Police suicide rate has been slowly inching up year after year with a massive 24% increase nationwide for this year. For the NYPD, this rate has doubled so far with 9 suicides since January.

As reports continue to come out, our nation’s police departments respond with cookie-cutter advice and weak policy geared to make the agencies look good in the face of PR nightmares. The question: Are some simple remedial steps being overlooked by those charged with leading these men and women? Let’s step inside the box and examine this a bit more closely.

Agencies across the nation do all they can to evaluate incoming recruits to ensure they are mentally fit. As with anything, there is a degree of error and some will get through who shouldn’t. But, these are rare cases, few and far between.

Is anything done beyond that step and after graduating from the academy to ensure the officers are operating at a premium?



Do they ever get hauled in for a checkup or to be serviced?

This may sound like a silly question. It is serious enough that every piece of equipment the officers use is inspected, serviced and certified. Handguns, rifles, radar, fire extinguishers, AED’s and vehicles are all subject to checkups.

Each officer’s own skill set is frequently checked for certification from EVOC to the range and even CPR. Why is it so difficult to check out mental health issues, as well?

While there is no practical way to pull each officer in for an evaluation several times a year, there is an easy way to allow them to do this on their own. Encouraging peer support is probably one of the easiest ways to get a grip on this situation.

Allowing retired officers to act as a network of peers who can talk to these active duty officers and understand the concerns they have, creates a comfortable situation for those who need help. Officers as a whole seem to become cynical over time.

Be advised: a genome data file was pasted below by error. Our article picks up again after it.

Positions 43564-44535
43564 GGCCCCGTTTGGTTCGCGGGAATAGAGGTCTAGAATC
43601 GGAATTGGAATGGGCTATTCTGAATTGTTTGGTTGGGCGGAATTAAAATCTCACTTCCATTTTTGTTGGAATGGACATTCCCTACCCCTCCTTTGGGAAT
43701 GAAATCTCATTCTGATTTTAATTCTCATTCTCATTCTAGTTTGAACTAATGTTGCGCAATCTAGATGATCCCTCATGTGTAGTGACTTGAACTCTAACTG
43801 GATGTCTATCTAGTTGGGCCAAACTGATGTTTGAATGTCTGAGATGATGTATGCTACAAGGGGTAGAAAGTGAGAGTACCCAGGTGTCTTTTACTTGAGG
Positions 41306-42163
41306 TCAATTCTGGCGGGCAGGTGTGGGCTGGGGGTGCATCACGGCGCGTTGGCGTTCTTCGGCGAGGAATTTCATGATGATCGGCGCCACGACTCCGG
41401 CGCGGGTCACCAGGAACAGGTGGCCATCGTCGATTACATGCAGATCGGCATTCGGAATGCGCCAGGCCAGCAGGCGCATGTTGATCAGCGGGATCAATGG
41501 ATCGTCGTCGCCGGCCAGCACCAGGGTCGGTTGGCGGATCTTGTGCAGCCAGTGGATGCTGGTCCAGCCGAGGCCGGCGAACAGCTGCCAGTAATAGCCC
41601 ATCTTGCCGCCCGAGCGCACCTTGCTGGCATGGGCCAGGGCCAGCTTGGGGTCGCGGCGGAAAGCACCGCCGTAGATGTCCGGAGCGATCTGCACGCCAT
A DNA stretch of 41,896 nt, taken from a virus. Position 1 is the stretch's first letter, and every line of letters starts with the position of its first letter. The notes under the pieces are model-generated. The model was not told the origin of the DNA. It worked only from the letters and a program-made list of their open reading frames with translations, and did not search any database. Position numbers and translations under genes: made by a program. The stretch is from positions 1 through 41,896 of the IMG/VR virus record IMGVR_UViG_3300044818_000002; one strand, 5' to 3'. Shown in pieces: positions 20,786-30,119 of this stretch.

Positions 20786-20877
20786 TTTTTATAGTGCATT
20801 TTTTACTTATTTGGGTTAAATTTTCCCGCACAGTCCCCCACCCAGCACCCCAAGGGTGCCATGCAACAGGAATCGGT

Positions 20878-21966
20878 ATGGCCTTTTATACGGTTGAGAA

Cops are constantly listening to everyone trying to get over on them and they are constantly surrounded by the worst society has to give. They begin to believe that the world is out to get them. This feeling, while inaccurate, creates a potential powder keg for those suffering depression. It makes them very leery of coming forward.

Note that the degree of confidentiality would vary department to department due to the fact that peer support conversations do not necessarily share the same privilege as a doctor-patient conversation might. This is something all departments should work to correct.

Using outside sources of help are another avenue for officers to explore. By stepping outside of the traditional programs, officers with fears that they may jeopardize their career can seek help anonymously, early on.

Organizations like Lemonaid Health allow for officers to receive assistance via an app-based approach. Lemonaid also allows for a slew of other health services. This option provides the protections of HIPPA, the same as going through your own insurance. You can check them out at http://www.lemonaid.com or download their app in the Google or Apple store.

The world of mental health is confusing enough. Adding in the law enforcement component transforms getting mental help into an entirely new beast.

The cop-world is facing a growing crisis: suicides as a result of cops facing acute mental health issues. Myths and confusion fill the air and the department (NYPD) brass seem unaware or unwilling to correct the problem.

Recent tweet by NYPD brass after the most recent department suicide reminded officers that “… you will not be fired for seeking help,” as if that was ever a concern.

Officers know that they will not be fired but rather fear they will be passed over, unfairly grounded or commit ‘career suicide.’ While the stigma may not be 100% correct, the department has failed to get the point across to its nearly 40,000 members.

To put it simply, the politicians and the brass are too far removed to understand the plight of their street cops. Worse, they are too power-hungry and controlling to have outsiders such as me and other knowledgeable individuals effectively bring about the change which is sorely needed.

To my brothers and sisters I say: Hang on, help is out there. I represent a group of people who are navigating every roadblock thrown up by the administration. We plan to provide you with real help and solid solutions that won’t burn you.

In the meantime, I beg you to reach out early, don’t let things fester. Reach out to a friend, to Lemonaid Health, CopBlue, or me. Remember we never let a member of our family fight alone and we don’t plan on breaking that tradition now.

At the bottom line, it’s all about saving just ONE life.



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